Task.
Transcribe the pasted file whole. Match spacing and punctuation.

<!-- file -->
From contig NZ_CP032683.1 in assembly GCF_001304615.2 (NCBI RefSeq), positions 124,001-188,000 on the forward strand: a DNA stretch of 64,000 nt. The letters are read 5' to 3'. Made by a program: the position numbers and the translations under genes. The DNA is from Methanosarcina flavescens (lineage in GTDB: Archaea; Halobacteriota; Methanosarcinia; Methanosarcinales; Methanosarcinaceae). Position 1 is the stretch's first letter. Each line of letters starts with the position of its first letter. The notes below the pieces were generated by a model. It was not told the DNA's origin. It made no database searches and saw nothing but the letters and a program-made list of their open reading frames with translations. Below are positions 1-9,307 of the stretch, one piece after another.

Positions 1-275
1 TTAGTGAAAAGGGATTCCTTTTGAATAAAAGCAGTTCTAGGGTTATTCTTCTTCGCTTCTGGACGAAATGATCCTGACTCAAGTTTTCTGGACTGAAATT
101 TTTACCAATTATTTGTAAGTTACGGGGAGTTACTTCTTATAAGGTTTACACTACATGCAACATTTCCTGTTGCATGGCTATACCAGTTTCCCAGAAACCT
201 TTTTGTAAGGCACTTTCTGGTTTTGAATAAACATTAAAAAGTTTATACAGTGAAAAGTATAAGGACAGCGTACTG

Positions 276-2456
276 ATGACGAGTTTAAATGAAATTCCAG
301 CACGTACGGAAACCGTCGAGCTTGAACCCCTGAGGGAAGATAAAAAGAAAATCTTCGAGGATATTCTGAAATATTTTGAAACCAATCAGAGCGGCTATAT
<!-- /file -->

From contig NZ_CP032683.1 in assembly GCF_001304615.2 (NCBI RefSeq), positions 124,001-188,000 on the forward strand: a DNA stretch of 64,000 nt. The letters are read 5' to 3'. Made by a program: the position numbers and the translations under genes. The DNA is from Methanosarcina flavescens (lineage in GTDB: Archaea; Halobacteriota; Methanosarcinia; Methanosarcinales; Methanosarcinaceae). Position 1 is the stretch's first letter. Each line of letters starts with the position of its first letter. The notes below the pieces were generated by a model. It was not told the DNA's origin. It made no database searches and saw nothing but the letters and a program-made list of their open reading frames with translations. Below are positions 1-9,307 of the stretch, one piece after another.

Positions 1-275
1 TTAGTGAAAAGGGATTCCTTTTGAATAAAAGCAGTTCTAGGGTTATTCTTCTTCGCTTCTGGACGAAATGATCCTGACTCAAGTTTTCTGGACTGAAATT
101 TTTACCAATTATTTGTAAGTTACGGGGAGTTACTTCTTATAAGGTTTACACTACATGCAACATTTCCTGTTGCATGGCTATACCAGTTTCCCAGAAACCT
201 TTTTGTAAGGCACTTTCTGGTTTTGAATAAACATTAAAAAGTTTATACAGTGAAAAGTATAAGGACAGCGTACTG

Positions 276-2456
276 ATGACGAGTTTAAATGAAATTCCAG
301 CACGTACGGAAACCGTCGAGCTTGAACCCCTGAGGGAAGATAAAAAGAAAATCTTCGAGGATATTCTGAAATATTTTGAAACCAATCAGAGCGGCTATAT